Having said that, I wonder how a Neural Net can control the pitch of the aircraft? Much easier with a DC-10 or MD-11 with the engine high up on the tail, but what about the standard twin-jet config?

Might we see the high engine making a comeback?

2nd Aug 2004, 06:54
Well, it's interesting that they use the Sioux City DC 10 crash as an example, as I recently commented that, to my recollection, NOBODY managed to land that plane safely in a simulator (and I include the last minute cartwheel as a "safe" landing under the circumstances...)

2nd Aug 2004, 08:38
The limiting factor inherent in neural nets is the relevance of the 'training set' to the actual circumstance.

Training a neural net is basically a matter of superimposing a new set of relationships and values on the base set or sets. This idea might be helpful if a certain type of fundamental failure - not already anticipated in the aircraft design & redundancy principles - could be 'trained' into the NN controls for future availability in the event of that or a very similar contingency. But there must be a fairly short list of such contingencies that are both flyable and not already accounted for. The trick of steering with engines-only is a good one...probably wouldn't be a bad choice to include it somewhere down the line in production aircraft, but then folks will have to periodically test it, and use it in sim training, and maintain it, etc...

The bottom line is that every new feature / function has an initial cost, a training cost, a support cost, etc. For things considered to be extremely low probability, the weight of trade-offs often countervails the putative benefit.

Neural nets are probably a good way to implement aircraft controls altogether. Accountability is a problem. They are, by definition, non-deterministic automata that don't always give the desired answer to the 'standard' set of constraints - just like people. Probably NN controls are a good intermediate step on the way to truly intelligent controls and systems. We can build those today that work pretty well. We just can't PROVE that they will always work when needed. Because they won't 'always' do any specific thing in the exact same way.... just like people....but it is much harder to look them in the eye to see if they can be trusted.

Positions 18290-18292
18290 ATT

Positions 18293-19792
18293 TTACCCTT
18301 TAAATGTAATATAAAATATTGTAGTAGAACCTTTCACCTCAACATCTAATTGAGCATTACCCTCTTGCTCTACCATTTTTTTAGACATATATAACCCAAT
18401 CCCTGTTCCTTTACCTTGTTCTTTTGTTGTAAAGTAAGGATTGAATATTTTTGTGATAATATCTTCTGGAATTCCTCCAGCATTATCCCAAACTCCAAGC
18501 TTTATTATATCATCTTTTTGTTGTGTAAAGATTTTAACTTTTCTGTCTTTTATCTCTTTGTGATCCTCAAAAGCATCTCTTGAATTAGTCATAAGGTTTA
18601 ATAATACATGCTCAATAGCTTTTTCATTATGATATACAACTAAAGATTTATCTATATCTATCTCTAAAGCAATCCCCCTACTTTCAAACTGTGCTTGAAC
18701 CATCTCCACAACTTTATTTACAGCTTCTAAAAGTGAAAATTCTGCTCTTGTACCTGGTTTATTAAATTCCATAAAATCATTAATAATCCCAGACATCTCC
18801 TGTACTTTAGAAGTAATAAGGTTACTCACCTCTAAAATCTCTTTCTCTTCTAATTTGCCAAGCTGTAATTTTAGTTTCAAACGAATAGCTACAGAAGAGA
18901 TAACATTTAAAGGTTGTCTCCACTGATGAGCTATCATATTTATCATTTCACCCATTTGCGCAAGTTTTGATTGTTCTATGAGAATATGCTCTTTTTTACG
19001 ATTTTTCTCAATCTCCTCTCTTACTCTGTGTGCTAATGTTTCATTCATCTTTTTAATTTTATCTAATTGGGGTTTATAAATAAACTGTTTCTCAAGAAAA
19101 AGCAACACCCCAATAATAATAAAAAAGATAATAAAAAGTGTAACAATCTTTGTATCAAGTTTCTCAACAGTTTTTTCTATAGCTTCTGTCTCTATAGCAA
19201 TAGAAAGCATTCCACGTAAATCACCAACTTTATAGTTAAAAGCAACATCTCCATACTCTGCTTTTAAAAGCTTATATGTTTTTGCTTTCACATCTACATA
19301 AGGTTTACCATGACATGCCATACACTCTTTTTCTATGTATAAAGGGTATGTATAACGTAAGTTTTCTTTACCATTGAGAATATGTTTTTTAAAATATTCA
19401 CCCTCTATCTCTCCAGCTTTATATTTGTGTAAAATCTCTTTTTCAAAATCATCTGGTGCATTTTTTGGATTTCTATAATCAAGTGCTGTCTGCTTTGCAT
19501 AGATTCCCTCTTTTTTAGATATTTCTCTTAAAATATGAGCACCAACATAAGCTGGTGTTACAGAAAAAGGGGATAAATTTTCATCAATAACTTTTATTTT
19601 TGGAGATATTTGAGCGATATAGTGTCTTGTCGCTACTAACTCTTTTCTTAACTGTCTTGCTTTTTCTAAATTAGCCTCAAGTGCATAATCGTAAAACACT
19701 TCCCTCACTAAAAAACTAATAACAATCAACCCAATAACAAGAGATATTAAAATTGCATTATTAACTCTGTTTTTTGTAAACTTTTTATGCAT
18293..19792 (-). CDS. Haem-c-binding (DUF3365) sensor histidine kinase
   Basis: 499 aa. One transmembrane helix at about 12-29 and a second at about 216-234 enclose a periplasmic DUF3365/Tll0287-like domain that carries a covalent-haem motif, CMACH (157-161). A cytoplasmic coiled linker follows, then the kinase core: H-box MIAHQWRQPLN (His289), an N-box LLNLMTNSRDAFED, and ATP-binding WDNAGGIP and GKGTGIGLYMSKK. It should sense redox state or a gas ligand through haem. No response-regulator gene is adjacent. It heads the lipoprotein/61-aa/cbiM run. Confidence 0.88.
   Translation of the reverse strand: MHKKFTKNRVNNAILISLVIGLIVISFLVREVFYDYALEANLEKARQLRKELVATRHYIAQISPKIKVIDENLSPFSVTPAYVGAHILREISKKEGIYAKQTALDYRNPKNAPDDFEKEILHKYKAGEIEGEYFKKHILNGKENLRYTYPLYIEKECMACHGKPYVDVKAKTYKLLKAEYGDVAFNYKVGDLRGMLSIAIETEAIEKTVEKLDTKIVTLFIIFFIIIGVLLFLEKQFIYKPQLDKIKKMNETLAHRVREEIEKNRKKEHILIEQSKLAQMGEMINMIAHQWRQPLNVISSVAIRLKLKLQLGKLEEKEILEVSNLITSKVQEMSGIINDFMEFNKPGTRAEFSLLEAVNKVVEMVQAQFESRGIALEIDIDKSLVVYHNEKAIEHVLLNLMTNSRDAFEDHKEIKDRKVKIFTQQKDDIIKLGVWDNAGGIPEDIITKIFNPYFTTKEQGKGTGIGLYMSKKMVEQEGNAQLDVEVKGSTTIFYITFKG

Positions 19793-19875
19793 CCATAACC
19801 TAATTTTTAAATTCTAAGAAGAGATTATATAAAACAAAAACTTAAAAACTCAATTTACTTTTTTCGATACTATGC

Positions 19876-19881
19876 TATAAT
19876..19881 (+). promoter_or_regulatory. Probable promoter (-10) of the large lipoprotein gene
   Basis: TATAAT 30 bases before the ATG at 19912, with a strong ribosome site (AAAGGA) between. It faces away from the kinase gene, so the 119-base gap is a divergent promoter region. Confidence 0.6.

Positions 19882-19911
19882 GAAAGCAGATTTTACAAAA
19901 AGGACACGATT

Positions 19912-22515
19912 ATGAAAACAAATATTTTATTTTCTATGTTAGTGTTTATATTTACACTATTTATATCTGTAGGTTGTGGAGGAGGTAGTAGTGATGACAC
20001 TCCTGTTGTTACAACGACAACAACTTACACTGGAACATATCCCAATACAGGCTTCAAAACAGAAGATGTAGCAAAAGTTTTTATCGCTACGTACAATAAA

2nd Aug 2004, 13:13
Having said that, I wonder how a Neural Net can control the pitch of the aircraft? Much easier with a DC-10 or MD-11 with the engine high up on the tail, but what about the standard twin-jet config?

You'll recall that the Sioux City DC-10 lost it's center engine. So whatever control they achieved, they achieved just with the two underwing engines.

Want to increase pitch? Increase power on both engines.

2nd Aug 2004, 13:56

One of the reasons that no one could replicate souix city has to do with the limitations of similulators. When ever anyone jumps in a sim the invariable complaint is that it is too pitch sensitive. That is because the sim can't replicated the feel of pitch (increased or decreased G loading) It can replicate the feel of acceleration and deceleeration, uncordinated flight and some turbulence.

But the phugoid occilations that Soiux city experienced are beyond the ability of any sim to simulate, and that had a huge part in the handling of the aircraft.

Also, Soiux City DID NOT CARTWHEEL. They struck the runway pretty much wings level at about 1200 feet per minute. What then happened is that the wing broke (A Known problem with the DC-10/md-11 failure mode is that the wing breaks, look the the EWR Fedex MD-11, Memphis MD-10, Hongkong MD-11, When one wing breaks then the other wing flips the remaining parts of the aircraft over)


3rd Aug 2004, 07:25
You'll recall that the Sioux City DC-10 lost it's center engine. So whatever control they achieved, they achieved just with the two underwing engines. I had in fact forgotten that point when I wrote my post yesterday morning. I was thinking purely in terms of lost hydraulics.

I think it was the "insufficient coffee factor" :zzz:

Thanks for pointing that out! :D